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Old 12-12-2013, 11:43 PM   #21
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I myself have not experienced problems with wireless remote controls such as garage door openers, but interference problems do exist. I remember that a few years ago, my sister-in-law in south of San Diego complained about her garage door having a tendency to open itself, and that the Navy base there had something to do with it.

So, just now I searched the Web and found that indeed the US Navy was the culprit.

Garage door remote controls working again | UTSanDiego.com
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Old 12-12-2013, 11:48 PM   #22
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Problem with running wire is it may involve tearing out the sheet rock then patching it in order to thread the wire through holes drilled in 2x4 studs. There's no conduit used in new homes anymore.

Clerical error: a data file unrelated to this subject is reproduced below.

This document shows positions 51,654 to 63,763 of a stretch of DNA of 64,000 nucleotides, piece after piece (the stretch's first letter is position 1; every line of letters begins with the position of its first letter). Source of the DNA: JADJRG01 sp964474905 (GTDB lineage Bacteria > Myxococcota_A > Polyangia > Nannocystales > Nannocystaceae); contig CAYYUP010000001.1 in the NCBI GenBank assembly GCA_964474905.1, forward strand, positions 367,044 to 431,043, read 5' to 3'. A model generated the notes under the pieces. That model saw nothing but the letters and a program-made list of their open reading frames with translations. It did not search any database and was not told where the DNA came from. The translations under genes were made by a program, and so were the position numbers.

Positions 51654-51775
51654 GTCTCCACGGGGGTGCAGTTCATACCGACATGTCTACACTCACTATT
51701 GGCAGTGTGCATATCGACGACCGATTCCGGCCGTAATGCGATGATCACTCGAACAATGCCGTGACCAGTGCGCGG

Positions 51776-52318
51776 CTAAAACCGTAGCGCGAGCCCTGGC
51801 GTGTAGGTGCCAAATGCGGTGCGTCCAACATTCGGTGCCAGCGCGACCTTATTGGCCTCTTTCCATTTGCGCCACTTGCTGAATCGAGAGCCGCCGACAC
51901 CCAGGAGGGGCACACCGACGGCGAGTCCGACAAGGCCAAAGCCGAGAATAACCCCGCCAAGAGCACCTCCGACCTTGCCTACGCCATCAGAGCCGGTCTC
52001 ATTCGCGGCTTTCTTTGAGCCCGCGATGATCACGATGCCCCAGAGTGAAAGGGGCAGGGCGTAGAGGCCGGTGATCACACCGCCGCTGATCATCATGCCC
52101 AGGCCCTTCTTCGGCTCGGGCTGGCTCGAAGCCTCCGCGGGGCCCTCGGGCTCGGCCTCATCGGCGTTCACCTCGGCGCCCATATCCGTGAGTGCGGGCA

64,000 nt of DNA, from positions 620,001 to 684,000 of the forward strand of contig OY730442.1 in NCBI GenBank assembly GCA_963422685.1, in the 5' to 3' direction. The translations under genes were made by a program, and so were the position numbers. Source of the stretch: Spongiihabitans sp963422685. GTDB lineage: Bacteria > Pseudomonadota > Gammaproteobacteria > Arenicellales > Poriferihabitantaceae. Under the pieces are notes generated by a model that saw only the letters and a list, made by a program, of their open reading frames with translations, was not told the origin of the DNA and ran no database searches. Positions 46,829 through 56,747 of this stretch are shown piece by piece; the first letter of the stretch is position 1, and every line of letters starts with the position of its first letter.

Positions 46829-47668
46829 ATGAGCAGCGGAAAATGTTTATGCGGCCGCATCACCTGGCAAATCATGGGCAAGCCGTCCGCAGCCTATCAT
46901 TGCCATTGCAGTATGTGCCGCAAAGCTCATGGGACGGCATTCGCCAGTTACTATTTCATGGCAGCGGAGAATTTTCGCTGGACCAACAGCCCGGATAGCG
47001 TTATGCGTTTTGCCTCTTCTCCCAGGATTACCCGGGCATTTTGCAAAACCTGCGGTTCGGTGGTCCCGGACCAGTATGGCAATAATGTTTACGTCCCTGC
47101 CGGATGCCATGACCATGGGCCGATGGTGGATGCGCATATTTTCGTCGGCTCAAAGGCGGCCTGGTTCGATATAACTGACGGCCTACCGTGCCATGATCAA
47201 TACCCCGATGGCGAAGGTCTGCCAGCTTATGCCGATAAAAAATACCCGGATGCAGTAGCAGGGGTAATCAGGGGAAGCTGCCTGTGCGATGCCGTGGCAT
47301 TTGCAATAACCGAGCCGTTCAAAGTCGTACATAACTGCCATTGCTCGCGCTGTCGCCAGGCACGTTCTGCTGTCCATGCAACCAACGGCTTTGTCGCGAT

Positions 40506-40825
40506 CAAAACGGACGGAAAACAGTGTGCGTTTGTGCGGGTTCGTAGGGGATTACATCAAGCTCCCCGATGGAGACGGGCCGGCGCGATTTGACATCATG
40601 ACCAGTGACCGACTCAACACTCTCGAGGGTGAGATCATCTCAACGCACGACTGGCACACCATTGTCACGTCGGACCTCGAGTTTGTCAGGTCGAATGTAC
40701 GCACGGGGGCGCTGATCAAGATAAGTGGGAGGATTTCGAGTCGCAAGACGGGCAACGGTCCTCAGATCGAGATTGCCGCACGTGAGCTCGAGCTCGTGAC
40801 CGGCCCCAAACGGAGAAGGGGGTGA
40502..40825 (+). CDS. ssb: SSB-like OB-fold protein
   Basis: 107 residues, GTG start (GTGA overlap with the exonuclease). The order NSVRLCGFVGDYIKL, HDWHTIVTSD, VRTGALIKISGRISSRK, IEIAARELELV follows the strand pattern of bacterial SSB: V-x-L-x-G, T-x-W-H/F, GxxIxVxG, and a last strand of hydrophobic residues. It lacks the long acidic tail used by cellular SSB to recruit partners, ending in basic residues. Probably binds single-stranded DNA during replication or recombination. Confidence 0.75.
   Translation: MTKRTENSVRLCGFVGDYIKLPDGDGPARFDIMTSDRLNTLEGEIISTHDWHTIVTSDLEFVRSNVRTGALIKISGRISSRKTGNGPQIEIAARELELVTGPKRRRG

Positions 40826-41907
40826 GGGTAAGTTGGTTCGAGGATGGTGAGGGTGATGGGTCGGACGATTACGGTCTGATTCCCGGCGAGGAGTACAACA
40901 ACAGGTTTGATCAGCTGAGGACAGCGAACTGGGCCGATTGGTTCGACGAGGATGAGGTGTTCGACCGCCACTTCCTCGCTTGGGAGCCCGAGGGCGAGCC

Actually, conduit is still the norm in Chicago-land. I've seen it all my life, so I need to adjust when talking about wiring with people outside this area. There might be a few other places that require it, but they are few and far between.

It certainly has advantages - not sure they are worth the cost, but I'd guess the unions pushed for it. I think PVC drains are still verboten in Chicago-proper, plumbers union fights them.


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2 comments on this:

1) NEC requires you to use breakers at 80% of the connected load. That means a 20 Amp breaker should have no more than 16 Amps connected. ...
Everything you say is true, but in practice breakers can be in an over-current condition for some time (tens to hundreds of seconds, IIRC) before tripping. The specs are pretty loose.

A GD might be run for 30 seconds or so. So that might trip the breaker if the WH is on at the same time. Probably not, but you'd most likely be aware of it when the GD shuts down. And the worst thing would be waiting for hot water until you reset the breaker, so not much downside. But if it happens often, breakers get more sensitive after each actuation, so the problem would get worse over time.

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Old 12-13-2013, 03:02 AM   #23
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I got rid of the garbage disposal and replaced it with a deep strainer basket in the sink drain.